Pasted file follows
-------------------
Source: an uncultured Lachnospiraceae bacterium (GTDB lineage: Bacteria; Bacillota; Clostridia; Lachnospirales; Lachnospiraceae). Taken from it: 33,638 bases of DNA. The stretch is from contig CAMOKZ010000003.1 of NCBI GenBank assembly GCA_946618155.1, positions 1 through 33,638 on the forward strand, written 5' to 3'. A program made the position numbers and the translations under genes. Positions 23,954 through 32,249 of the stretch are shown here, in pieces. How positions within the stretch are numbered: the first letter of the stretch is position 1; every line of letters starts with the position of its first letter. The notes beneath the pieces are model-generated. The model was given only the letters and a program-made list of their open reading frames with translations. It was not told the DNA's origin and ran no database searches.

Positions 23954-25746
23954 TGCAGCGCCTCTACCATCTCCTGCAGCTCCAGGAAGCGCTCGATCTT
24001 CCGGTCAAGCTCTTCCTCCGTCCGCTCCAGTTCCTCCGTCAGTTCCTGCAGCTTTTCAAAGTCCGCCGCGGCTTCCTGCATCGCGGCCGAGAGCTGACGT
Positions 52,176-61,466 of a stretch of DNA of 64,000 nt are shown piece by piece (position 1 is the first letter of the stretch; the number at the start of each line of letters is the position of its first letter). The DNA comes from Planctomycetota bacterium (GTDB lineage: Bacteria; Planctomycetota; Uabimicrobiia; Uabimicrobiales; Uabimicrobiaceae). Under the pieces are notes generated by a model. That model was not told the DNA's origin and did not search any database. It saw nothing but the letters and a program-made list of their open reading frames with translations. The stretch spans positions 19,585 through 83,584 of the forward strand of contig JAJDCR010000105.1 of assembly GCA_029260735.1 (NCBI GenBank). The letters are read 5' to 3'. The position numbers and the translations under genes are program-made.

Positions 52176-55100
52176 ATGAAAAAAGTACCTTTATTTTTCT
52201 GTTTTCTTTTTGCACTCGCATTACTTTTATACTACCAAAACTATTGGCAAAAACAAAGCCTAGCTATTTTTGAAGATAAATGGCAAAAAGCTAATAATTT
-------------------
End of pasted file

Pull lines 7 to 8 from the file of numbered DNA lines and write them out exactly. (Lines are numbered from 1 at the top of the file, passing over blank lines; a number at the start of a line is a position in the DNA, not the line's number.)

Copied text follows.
52176 ATGAAAAAAGTACCTTTATTTTTCT
52201 GTTTTCTTTTTGCACTCGCATTACTTTTATACTACCAAAACTATTGGCAAAAACAAAGCCTAGCTATTTTTGAAGATAAATGGCAAAAAGCTAATAATTT